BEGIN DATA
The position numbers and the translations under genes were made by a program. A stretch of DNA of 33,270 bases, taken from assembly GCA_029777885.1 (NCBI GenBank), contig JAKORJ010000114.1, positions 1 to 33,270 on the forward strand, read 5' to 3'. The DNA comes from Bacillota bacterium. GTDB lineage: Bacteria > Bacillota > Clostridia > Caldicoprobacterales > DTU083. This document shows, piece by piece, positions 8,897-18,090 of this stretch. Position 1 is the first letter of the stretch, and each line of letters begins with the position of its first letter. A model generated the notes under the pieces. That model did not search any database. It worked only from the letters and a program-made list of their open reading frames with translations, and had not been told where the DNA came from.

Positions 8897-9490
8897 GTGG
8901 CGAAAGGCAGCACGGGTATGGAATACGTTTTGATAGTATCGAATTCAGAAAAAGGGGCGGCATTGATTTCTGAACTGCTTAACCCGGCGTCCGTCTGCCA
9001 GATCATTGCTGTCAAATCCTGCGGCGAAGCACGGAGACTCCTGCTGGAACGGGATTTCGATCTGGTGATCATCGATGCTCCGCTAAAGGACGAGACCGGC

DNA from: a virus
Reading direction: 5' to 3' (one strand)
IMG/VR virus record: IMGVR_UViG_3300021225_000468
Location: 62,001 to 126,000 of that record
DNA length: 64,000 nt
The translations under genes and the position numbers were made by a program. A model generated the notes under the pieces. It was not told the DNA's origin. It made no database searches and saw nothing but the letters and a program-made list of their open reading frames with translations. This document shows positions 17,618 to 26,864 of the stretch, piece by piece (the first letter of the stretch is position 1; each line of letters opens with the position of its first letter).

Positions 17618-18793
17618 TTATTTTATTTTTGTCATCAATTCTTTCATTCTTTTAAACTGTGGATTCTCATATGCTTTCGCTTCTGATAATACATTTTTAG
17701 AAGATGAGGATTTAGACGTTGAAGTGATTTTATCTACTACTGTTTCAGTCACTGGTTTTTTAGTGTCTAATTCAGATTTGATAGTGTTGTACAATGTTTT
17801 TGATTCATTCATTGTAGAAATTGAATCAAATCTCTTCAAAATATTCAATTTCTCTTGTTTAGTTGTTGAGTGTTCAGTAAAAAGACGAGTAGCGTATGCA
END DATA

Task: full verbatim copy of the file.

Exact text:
The position numbers and the translations under genes were made by a program. A stretch of DNA of 33,270 bases, taken from assembly GCA_029777885.1 (NCBI GenBank), contig JAKORJ010000114.1, positions 1 to 33,270 on the forward strand, read 5' to 3'. The DNA comes from Bacillota bacterium. GTDB lineage: Bacteria > Bacillota > Clostridia > Caldicoprobacterales > DTU083. This document shows, piece by piece, positions 8,897-18,090 of this stretch. Position 1 is the first letter of the stretch, and each line of letters begins with the position of its first letter. A model generated the notes under the pieces. That model did not search any database. It worked only from the letters and a program-made list of their open reading frames with translations, and had not been told where the DNA came from.

Positions 8897-9490
8897 GTGG
8901 CGAAAGGCAGCACGGGTATGGAATACGTTTTGATAGTATCGAATTCAGAAAAAGGGGCGGCATTGATTTCTGAACTGCTTAACCCGGCGTCCGTCTGCCA
9001 GATCATTGCTGTCAAATCCTGCGGCGAAGCACGGAGACTCCTGCTGGAACGGGATTTCGATCTGGTGATCATCGATGCTCCGCTAAAGGACGAGACCGGC

DNA from: a virus
Reading direction: 5' to 3' (one strand)
IMG/VR virus record: IMGVR_UViG_3300021225_000468
Location: 62,001 to 126,000 of that record
DNA length: 64,000 nt
The translations under genes and the position numbers were made by a program. A model generated the notes under the pieces. It was not told the DNA's origin. It made no database searches and saw nothing but the letters and a program-made list of their open reading frames with translations. This document shows positions 17,618 to 26,864 of the stretch, piece by piece (the first letter of the stretch is position 1; each line of letters opens with the position of its first letter).

Positions 17618-18793
17618 TTATTTTATTTTTGTCATCAATTCTTTCATTCTTTTAAACTGTGGATTCTCATATGCTTTCGCTTCTGATAATACATTTTTAG
17701 AAGATGAGGATTTAGACGTTGAAGTGATTTTATCTACTACTGTTTCAGTCACTGGTTTTTTAGTGTCTAATTCAGATTTGATAGTGTTGTACAATGTTTT
17801 TGATTCATTCATTGTAGAAATTGAATCAAATCTCTTCAAAATATTCAATTTCTCTTGTTTAGTTGTTGAGTGTTCAGTAAAAAGACGAGTAGCGTATGCA